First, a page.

Thursday, March 31, 2005


A couple weeks ago I finished reading Stardust by Neil Gaiman. I think it's my favorite novel from him. This fairy tale is about a young man named Tristran. He is in love and wants to marry a girl who treats him like crap. They see a star fall from the sky and she tells him that if he finds the star and brings it to her, she'll give him whatever he wants. He leaves the security of their small town in search of the star through the land of Faerie.
He took another step, but he was still in the glen. There were high ferns, and elm trees, and foxgloves in abundance, and the moon had set in the sky. He held up the candle, looking for a fallen star, a rock, perhaps, or a jewel, but he saw nothing.

He heard something, though, under the babbling of the brook: a sniffling, and a swallowing. The sound of someone trying not to cry.

"Hello?" said Tristran.

The sniffling stopped. But Tristran was certain he could see a light beneath the hazel tree, and he walked toward it.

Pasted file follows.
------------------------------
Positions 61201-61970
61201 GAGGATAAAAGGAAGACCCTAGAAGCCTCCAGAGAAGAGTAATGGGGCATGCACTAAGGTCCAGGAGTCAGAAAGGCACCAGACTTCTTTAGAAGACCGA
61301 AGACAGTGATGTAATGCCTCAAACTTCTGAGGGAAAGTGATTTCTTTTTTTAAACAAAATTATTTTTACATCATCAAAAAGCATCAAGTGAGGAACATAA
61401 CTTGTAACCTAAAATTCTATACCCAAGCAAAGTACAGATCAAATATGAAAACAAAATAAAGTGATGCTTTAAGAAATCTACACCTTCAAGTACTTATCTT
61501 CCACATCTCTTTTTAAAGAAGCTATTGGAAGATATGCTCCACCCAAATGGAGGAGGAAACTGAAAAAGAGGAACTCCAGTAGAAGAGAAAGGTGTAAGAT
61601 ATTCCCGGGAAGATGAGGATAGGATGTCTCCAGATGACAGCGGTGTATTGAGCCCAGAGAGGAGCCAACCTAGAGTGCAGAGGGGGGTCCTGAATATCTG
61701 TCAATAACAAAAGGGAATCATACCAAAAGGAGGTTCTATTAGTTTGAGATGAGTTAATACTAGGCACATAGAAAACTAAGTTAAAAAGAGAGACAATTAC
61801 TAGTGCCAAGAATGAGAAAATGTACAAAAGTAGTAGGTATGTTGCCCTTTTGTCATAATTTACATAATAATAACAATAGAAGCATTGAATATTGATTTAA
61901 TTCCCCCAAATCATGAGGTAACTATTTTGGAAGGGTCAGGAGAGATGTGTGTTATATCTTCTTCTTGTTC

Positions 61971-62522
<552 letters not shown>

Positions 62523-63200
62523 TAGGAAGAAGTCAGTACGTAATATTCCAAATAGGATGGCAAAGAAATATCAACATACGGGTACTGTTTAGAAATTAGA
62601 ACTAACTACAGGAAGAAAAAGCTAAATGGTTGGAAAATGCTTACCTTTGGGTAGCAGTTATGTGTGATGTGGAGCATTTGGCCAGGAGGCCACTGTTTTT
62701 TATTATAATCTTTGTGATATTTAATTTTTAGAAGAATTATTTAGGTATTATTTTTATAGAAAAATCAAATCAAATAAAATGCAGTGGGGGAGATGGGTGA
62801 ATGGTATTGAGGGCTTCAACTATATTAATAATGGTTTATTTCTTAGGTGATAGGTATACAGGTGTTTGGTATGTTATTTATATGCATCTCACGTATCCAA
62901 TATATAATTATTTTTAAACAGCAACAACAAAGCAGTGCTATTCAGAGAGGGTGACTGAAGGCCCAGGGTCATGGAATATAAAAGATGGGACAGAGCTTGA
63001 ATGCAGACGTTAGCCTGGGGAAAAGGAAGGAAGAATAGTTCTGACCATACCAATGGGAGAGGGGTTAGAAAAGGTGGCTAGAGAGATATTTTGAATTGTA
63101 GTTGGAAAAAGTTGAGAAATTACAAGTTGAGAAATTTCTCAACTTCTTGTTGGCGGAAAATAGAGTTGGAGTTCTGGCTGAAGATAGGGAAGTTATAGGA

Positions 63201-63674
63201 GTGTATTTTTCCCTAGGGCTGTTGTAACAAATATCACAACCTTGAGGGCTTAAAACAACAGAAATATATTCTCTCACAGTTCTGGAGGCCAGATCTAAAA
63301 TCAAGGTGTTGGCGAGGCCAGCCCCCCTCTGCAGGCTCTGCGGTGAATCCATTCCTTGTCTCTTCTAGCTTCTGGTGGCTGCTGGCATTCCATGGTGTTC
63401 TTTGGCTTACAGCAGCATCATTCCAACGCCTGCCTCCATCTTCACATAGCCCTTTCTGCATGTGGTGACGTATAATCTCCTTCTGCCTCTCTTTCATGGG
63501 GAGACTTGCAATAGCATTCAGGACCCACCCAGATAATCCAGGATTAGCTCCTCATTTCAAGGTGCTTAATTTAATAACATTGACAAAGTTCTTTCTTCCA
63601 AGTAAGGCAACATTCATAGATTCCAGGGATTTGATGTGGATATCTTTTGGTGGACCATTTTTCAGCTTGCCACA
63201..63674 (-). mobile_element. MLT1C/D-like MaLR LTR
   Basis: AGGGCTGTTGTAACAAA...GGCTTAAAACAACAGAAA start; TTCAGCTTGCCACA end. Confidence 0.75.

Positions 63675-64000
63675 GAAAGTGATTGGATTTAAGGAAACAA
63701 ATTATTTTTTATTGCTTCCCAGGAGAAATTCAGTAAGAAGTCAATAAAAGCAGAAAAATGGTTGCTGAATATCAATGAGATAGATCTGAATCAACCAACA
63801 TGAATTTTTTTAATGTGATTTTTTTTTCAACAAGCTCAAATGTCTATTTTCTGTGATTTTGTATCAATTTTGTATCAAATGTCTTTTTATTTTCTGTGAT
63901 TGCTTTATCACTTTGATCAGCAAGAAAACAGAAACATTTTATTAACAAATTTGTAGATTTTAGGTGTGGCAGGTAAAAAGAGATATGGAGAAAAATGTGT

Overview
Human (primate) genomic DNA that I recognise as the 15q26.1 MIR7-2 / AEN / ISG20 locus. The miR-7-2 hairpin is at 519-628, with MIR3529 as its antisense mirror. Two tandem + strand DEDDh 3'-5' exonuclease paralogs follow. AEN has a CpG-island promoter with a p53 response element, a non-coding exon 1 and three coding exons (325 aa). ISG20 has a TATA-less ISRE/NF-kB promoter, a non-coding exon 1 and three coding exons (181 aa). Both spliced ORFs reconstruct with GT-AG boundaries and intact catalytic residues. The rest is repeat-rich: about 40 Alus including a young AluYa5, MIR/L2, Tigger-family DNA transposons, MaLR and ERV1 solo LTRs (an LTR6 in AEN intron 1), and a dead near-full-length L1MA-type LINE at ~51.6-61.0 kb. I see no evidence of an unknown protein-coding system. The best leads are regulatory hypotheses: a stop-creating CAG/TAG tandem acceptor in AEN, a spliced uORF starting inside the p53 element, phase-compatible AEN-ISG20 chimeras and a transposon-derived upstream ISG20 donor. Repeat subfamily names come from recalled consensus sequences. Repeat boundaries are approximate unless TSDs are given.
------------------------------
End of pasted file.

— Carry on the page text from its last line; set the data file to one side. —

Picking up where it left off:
"Excuse me," he said, hoping to pacify whoever was sitting beneath the hazel tree, and praying that it was not more of the little people who had stolen his hat. "I'm looking for a star."

In reply, a clod of wet earth flew out from under the tree, hitting Tristran on the side of the face. It stung a little, and fragments of earth fell down his collar and under his clothes.

"I won't hurt you," he said, loudly.

This time, as another clod of earth came hurtling toward him, he ducked out of the way, and it smashed into an elm tree behind him. He walked forward.

"Go away," said a voice, all raw and gulping, as if it had just been crying, "just go away and leave me alone."

She was sprawled, awkwardly, beneath the hazel tree, and she gazed up at Tristran with a scowl of complete unfriendliness. She hefted another clod of mud at him, menacingly, but did not throw it.

Her eyes were red and raw. Her hair was so fair it was almost white, her dress was of blue silk which shimmered in the candlelight. She glittered as she sat there. "Please don't throw any more mud at me," pleaded Tristran. "Look. I didn't mean to disturb you. It's just there's a star fallen somewhere around here, and I have to get it back before the candle burns out."

"I broke my leg," said the young lady.

"I'm sorry, of course," said Tristran. "But the star."

"I broke my leg," she told him sadly, "when I fell."
I would have loved some illustrations, but the story was so well told, my imagination was good enough to bring the words to life.


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